The “hour” often comes up in the Gospels. Jesus told Mary, ‘my hour has not yet come’. He speaks of, ‘the hour of the enemy’. In Sunday’s Gospel, the parable is about our Lord coming at an hour we do not expect. We learn from Luke’s verses in Sunday’s Gospel, the importance of doing during our hours on earth.
Our Lord is speaking of his own second coming. He likens his disciples to servants waiting for their master’s return, who each have their own work to do during his absence. “Blessed,” he says, “is that servant whom his master on arrival finds doing so.” The warning may have a primary reference to the “official” ministers of the Gospel, they are the stewards of God’s mysteries, but the words also pertain to all of Jesus’ disciples—to us.
It is a striking fact that when Peter asks, “Lord, is this parable meant for us, or for everyone?” our Lord gives him no answer. He does not directly, and in express words, answer Peter’s question. Though the parable may have been directed to the Twelve in particular, it is a caution to all in general, and in it, Jesus exhorts his followers to be vigilant, prudent and faithful.
We hear a great deal about people’s good intentions, and hopes, and resolutions, and feelings. It would be better if we could hear more about people’s practice of these good things. It is not the servant who is found intending and hoping, but the servant who is found doing whom Jesus calls “blessed.”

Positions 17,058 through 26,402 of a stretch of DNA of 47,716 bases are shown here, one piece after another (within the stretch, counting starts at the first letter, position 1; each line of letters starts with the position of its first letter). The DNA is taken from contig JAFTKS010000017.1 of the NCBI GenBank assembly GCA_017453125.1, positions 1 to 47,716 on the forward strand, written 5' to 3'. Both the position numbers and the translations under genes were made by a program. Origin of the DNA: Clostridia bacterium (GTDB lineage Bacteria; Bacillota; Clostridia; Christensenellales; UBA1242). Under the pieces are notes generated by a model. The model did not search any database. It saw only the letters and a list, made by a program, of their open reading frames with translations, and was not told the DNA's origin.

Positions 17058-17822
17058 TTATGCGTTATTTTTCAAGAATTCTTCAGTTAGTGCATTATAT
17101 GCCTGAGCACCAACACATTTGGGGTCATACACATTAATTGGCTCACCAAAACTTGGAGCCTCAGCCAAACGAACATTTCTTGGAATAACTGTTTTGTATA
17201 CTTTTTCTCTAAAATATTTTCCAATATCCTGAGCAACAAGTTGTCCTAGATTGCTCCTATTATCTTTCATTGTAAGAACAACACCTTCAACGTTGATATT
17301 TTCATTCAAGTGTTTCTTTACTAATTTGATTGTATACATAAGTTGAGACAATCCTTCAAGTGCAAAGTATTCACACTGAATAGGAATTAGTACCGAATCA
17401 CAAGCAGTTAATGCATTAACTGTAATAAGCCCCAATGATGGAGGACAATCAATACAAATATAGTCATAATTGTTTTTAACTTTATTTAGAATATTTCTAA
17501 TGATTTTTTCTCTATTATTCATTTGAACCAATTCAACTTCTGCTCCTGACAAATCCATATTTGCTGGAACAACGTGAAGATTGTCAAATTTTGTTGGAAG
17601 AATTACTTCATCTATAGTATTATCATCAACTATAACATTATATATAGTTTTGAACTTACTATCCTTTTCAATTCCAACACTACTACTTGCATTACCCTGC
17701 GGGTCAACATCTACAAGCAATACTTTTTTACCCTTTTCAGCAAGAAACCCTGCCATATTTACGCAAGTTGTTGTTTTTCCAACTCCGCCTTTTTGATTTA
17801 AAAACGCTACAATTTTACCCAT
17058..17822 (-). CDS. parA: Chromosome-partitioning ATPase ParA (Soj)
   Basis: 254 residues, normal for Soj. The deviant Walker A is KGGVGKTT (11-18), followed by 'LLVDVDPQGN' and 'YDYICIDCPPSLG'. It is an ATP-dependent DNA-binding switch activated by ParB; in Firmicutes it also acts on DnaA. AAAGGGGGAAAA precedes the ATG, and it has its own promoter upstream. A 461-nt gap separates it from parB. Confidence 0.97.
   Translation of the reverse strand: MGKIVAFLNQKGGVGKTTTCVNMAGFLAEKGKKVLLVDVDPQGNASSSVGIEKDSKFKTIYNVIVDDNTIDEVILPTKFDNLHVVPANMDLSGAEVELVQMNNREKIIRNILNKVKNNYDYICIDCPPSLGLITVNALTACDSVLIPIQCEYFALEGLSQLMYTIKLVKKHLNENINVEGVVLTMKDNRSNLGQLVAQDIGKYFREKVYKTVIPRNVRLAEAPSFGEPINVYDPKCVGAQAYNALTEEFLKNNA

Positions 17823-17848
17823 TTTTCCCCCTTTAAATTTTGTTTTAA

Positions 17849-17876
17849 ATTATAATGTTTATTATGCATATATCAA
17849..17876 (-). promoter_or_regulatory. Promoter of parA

The message of this parable is one which many may shrink from giving, and many more may shrink from receiving, for we have heard it told that to talk of “working,” and “doing,” is ‘legalistic’. But the message before us is not about justification but about sanctification–not about faith, but about holiness. The point is not what a person ought do to be saved–but what ought a saved person to do!
The teaching of Scripture is clear and expresses upon this subject. “I desire you to insist on these things, so that those who have believed in God may be careful to apply themselves to good deeds.” (Tit. 3:8.) The desire then, of a true disciple should be, to be found doing. This is to be like Christ. He “went about doing good…” (Acts 10:38.) This is to be like the apostles, they were men of deeds even more than of words: “By this my Father is glorified, that you bear much fruit and so prove to be my disciples.” (John 15:8.) To be doing is to be beneficial to the world–“Let your light so shine before men, that they may see your good works and give glory to your Father who is in heaven.” (Matt. 5:16.)
We learn, secondly, from these verses, the dreadful danger for those who neglect the duties of their calling. Of such our Lord declares that they shall be gathered with the unbelievers. The language our Lord uses about slothful and unfaithful servants is peculiarly severe. Few places in the Gospels contain such strong expressions as these. The servant that “knew his master’s will, but did not make preparations nor act in accord with his will shall be beaten severely”.
These words may apply especially to the ministers and teachers of the Gospel but we must not deceive ourselves by thinking they are confined to them. The words of Jesus are meant to convey a lesson to all of us who are followers of Christ and stewards of his gifts. Every hour is the hour of Jesus. The parable encourages us to prepare for him.
“Much will be required of the person entrusted with much, and still more will be demanded of the person entrusted with more.” The lesson of these words is one of wide application.